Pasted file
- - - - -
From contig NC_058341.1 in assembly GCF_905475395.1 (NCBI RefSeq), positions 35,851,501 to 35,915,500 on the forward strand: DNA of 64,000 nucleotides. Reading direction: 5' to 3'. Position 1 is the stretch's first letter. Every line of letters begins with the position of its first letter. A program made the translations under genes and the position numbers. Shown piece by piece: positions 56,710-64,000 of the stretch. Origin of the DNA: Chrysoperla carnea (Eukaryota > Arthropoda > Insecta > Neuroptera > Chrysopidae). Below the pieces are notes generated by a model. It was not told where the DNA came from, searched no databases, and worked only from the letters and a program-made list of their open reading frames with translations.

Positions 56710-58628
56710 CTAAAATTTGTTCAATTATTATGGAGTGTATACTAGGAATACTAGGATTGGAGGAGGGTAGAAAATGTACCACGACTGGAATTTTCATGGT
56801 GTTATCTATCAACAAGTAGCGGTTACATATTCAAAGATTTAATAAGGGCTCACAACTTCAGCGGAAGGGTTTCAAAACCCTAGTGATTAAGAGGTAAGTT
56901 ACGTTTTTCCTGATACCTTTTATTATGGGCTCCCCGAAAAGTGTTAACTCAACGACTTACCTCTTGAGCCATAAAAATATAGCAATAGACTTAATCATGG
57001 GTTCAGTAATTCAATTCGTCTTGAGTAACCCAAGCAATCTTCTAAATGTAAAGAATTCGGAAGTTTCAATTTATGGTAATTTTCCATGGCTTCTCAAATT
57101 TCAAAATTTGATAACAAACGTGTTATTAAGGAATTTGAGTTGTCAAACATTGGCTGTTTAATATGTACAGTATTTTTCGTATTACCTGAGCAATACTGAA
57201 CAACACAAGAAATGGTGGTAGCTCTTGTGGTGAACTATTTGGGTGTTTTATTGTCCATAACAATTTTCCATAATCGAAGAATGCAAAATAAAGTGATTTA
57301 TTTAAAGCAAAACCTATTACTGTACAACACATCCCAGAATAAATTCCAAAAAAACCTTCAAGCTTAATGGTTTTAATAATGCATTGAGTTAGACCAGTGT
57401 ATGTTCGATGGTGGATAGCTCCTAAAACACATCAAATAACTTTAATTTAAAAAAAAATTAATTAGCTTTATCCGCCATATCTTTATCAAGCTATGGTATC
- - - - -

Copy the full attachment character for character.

From contig NC_058341.1 in assembly GCF_905475395.1 (NCBI RefSeq), positions 35,851,501 to 35,915,500 on the forward strand: DNA of 64,000 nucleotides. Reading direction: 5' to 3'. Position 1 is the stretch's first letter. Every line of letters begins with the position of its first letter. A program made the translations under genes and the position numbers. Shown piece by piece: positions 56,710-64,000 of the stretch. Origin of the DNA: Chrysoperla carnea (Eukaryota > Arthropoda > Insecta > Neuroptera > Chrysopidae). Below the pieces are notes generated by a model. It was not told where the DNA came from, searched no databases, and worked only from the letters and a program-made list of their open reading frames with translations.

Positions 56710-58628
56710 CTAAAATTTGTTCAATTATTATGGAGTGTATACTAGGAATACTAGGATTGGAGGAGGGTAGAAAATGTACCACGACTGGAATTTTCATGGT
56801 GTTATCTATCAACAAGTAGCGGTTACATATTCAAAGATTTAATAAGGGCTCACAACTTCAGCGGAAGGGTTTCAAAACCCTAGTGATTAAGAGGTAAGTT
56901 ACGTTTTTCCTGATACCTTTTATTATGGGCTCCCCGAAAAGTGTTAACTCAACGACTTACCTCTTGAGCCATAAAAATATAGCAATAGACTTAATCATGG
57001 GTTCAGTAATTCAATTCGTCTTGAGTAACCCAAGCAATCTTCTAAATGTAAAGAATTCGGAAGTTTCAATTTATGGTAATTTTCCATGGCTTCTCAAATT
57101 TCAAAATTTGATAACAAACGTGTTATTAAGGAATTTGAGTTGTCAAACATTGGCTGTTTAATATGTACAGTATTTTTCGTATTACCTGAGCAATACTGAA
57201 CAACACAAGAAATGGTGGTAGCTCTTGTGGTGAACTATTTGGGTGTTTTATTGTCCATAACAATTTTCCATAATCGAAGAATGCAAAATAAAGTGATTTA
57301 TTTAAAGCAAAACCTATTACTGTACAACACATCCCAGAATAAATTCCAAAAAAACCTTCAAGCTTAATGGTTTTAATAATGCATTGAGTTAGACCAGTGT
57401 ATGTTCGATGGTGGATAGCTCCTAAAACACATCAAATAACTTTAATTTAAAAAAAAATTAATTAGCTTTATCCGCCATATCTTTATCAAGCTATGGTATC